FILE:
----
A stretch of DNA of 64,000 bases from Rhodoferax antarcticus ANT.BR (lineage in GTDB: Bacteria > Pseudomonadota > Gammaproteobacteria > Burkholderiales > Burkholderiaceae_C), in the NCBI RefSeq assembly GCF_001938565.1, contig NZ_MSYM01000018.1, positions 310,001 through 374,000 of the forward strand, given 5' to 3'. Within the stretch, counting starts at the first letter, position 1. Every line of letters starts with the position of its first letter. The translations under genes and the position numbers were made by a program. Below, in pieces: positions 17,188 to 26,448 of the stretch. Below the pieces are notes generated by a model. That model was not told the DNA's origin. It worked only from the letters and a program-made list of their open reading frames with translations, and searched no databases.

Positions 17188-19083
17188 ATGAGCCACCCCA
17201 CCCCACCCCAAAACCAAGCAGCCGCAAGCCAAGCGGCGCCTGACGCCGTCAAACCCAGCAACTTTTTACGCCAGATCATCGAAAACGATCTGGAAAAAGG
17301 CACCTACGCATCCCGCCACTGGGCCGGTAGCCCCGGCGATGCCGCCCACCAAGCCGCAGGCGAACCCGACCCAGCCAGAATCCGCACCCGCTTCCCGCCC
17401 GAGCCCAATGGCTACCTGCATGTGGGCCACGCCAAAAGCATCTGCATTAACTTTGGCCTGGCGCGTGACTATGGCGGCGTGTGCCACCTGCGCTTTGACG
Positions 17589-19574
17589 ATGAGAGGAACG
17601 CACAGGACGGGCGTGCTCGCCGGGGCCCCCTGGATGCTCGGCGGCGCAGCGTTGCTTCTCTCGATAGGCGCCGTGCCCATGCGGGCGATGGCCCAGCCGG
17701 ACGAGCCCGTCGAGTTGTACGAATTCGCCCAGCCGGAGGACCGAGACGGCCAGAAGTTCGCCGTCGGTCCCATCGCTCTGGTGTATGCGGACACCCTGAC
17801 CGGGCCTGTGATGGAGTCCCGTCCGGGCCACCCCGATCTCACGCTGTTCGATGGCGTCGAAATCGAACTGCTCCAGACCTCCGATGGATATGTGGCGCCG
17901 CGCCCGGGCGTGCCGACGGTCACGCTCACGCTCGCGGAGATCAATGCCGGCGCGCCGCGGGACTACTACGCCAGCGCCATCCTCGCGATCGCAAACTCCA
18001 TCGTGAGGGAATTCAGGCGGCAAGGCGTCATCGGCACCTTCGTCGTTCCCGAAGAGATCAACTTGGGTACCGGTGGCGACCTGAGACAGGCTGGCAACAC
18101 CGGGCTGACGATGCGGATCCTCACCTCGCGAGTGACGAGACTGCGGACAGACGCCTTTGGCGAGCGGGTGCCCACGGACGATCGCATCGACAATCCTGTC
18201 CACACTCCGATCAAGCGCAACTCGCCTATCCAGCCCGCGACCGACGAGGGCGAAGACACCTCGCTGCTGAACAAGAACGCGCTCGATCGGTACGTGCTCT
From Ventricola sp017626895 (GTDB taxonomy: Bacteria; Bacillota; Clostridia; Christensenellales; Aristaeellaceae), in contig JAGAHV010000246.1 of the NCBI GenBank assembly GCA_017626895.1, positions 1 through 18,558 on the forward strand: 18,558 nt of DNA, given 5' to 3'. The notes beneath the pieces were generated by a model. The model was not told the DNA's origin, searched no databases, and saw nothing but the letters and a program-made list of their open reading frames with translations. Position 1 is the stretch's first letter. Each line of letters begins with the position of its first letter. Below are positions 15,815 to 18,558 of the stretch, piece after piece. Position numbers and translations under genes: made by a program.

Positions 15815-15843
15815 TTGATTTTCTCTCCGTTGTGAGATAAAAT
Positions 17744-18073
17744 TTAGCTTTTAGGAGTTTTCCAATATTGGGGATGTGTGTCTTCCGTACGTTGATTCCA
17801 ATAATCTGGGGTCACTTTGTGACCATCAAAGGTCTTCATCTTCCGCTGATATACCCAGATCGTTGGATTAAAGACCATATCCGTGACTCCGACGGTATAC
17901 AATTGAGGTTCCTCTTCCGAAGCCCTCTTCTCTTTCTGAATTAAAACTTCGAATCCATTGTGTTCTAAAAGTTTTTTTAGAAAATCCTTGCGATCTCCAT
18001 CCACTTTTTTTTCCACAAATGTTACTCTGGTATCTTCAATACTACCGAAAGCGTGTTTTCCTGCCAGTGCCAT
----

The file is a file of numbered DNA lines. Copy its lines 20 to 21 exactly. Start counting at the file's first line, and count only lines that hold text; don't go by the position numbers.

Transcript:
17744 TTAGCTTTTAGGAGTTTTCCAATATTGGGGATGTGTGTCTTCCGTACGTTGATTCCA
17801 ATAATCTGGGGTCACTTTGTGACCATCAAAGGTCTTCATCTTCCGCTGATATACCCAGATCGTTGGATTAAAGACCATATCCGTGACTCCGACGGTATAC